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The Myth of Rescue Reversal in Cant Intubate, Cant Ventilate Scenarios

Naguib, Mohamed MB, BCh, MSc, FCARCSI, MD; Brewer, Lara PhD, MS; LaPierre, Cristen PhD; Kopman, Aaron F. MD; Johnson, Ken B. MD

doi: 10.1213/ANE.0000000000001347
Anesthetic Clinical Pharmacology: Research Report

BACKGROUND: An unanticipated difficult airway during induction of anesthesia can be a vexing problem. In the setting of can’t intubate, can’t ventilate (CICV), rapid recovery of spontaneous ventilation is a reasonable goal. The urgency of restoring ventilation is a function of how quickly a patient’s hemoglobin oxygen saturation decreases versus how much time is required for the effects of induction drugs to dissipate, namely the duration of unresponsiveness, ventilatory depression, and neuromuscular blockade. It has been suggested that prompt reversal of rocuronium-induced neuromuscular blockade with sugammadex will allow respiratory activity to recover before significant arterial desaturation. Using pharmacologic simulation, we compared the duration of unresponsiveness, ventilatory depression, and neuromuscular blockade in normal, obese, and morbidly obese body sizes in this life-threatening CICV scenario. We hypothesized that although neuromuscular function could be rapidly restored with sugammadex, significant arterial desaturation will occur before the recovery from unresponsiveness and/or central ventilatory depression in obese and morbidly obese body sizes.

METHODS: We used published models to simulate the duration of unresponsiveness and ventilatory depression using a common induction technique with predicted rates of oxygen desaturation in various size patients and explored to what degree rapid reversal of rocuronium-induced neuromuscular blockade with sugammadex might improve the return of spontaneous ventilation in CICV situations.

RESULTS: Our simulations showed that the duration of neuromuscular blockade was longer with 1.0 mg/kg succinylcholine than with 1.2 mg/kg rocuronium followed 3 minutes later by 16 mg/kg sugammadex (10.0 vs 4.5 minutes). Once rocuronium neuromuscular blockade was completely reversed with sugammadex, the duration of hemoglobin oxygen saturation >90%, loss of responsiveness, and intolerable ventilatory depression (a respiratory rate of ≤4 breaths/min) were dependent on the body habitus and duration of oxygen administration. There is a high probability of intolerable ventilatory depression that extends well beyond the time when oxygen saturation decreases <90%, especially in obese and morbidly obese patients. If ventilatory rescue is inadequate, oxygen desaturation will persist in the latter groups, despite full reversal of neuromuscular blockade. Depending on body habitus, the duration of intolerable ventilatory depression after sugammadex reversal may be as long as 15 minutes in 5% of individuals.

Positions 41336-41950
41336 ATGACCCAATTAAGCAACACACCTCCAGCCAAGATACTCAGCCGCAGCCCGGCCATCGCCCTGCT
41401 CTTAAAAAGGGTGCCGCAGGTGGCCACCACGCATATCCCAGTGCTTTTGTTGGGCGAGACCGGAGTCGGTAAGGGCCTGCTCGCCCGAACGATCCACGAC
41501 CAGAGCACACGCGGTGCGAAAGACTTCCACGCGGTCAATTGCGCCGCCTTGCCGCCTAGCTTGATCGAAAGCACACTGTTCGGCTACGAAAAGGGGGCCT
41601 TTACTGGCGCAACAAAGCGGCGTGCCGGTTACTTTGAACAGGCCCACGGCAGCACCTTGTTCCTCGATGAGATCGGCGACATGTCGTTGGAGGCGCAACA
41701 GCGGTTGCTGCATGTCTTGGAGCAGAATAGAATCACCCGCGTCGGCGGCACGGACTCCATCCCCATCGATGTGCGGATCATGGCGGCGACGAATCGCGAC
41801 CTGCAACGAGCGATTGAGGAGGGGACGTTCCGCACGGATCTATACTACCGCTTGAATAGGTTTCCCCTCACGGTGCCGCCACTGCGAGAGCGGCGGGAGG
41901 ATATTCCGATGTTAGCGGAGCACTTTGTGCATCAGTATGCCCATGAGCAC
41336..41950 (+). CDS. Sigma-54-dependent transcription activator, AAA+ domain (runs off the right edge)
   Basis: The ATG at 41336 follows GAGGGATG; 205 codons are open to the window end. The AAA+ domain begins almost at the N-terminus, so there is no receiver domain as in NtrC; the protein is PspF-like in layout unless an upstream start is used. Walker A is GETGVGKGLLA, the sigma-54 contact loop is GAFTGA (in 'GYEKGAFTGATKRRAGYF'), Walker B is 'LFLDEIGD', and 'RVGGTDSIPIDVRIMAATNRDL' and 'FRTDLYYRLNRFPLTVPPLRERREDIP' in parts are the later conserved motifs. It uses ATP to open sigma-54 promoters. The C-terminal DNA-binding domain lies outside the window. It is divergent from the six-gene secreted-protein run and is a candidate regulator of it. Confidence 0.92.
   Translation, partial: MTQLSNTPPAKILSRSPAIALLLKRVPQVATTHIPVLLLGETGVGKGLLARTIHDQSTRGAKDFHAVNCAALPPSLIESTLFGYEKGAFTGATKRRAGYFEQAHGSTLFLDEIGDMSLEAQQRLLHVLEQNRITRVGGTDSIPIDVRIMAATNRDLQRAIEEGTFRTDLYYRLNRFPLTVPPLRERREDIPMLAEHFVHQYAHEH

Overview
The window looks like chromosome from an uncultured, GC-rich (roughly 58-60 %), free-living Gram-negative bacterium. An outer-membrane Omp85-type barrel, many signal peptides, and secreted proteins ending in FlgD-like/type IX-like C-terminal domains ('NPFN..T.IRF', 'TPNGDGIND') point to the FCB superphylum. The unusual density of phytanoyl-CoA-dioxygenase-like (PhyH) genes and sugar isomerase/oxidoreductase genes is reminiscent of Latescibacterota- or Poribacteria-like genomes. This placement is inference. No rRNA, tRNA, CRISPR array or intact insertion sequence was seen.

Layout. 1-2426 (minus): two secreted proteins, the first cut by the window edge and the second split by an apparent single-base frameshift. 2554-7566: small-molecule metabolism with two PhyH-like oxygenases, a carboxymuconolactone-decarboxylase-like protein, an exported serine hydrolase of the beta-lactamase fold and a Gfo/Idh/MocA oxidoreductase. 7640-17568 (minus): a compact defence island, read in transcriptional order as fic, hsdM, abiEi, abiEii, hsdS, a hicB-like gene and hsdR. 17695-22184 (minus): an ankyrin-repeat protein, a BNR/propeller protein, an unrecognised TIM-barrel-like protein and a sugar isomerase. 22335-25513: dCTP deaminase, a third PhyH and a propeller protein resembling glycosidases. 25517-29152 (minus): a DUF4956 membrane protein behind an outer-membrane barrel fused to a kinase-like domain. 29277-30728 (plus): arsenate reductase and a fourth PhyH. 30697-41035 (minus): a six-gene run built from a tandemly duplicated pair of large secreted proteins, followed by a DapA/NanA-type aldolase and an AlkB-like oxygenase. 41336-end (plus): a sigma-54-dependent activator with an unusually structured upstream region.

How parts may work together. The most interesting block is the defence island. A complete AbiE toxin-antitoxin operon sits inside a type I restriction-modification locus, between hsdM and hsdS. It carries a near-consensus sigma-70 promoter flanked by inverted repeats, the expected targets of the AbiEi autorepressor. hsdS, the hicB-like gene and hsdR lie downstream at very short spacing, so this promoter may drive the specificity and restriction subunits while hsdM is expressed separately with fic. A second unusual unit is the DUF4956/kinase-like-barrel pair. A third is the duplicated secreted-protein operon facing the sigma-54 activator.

CONCLUSIONS: The clinical management of CICV should focus primarily on restoration of airway patency, oxygenation, and ventilation consistent with the American Society of Anesthesiologist’s practice guidelines for management of the difficult airway. Pharmacologic intervention cannot be relied upon to rescue patients in a CICV crisis.

Published ahead of print May 2, 2016

From the *Department of General Anesthesia, Anesthesiology Institute, Cleveland Clinic, Cleveland, Ohio; Department of Anesthesiology, University of Utah, Salt Lake City, Utah; and Martinos Center for Biomedical Imaging, Department of Radiology, Massachusetts General Hospital, Boston, Massachusetts.

Accepted for publication March 4, 2016.

Published ahead of print May 2, 2016

Funding: None.

The authors declare no conflicts of interest.

Supplemental digital content is available for this article. Direct URL citations appear in the printed text and are provided in the HTML and PDF versions of this article on the journal’s website.

Reprints will not be available from the authors.

Address correspondence to Mohamed Naguib, MB, BCh, MSc, FCARCSI, MD, Department of General Anesthesia, Anesthesiology Institute, Cleveland Clinic, 9500 Euclid Ave., NE6-306, Cleveland, OH 44195. Address e-mail to naguibm@ccf.org.

© 2016 International Anesthesia Research Society
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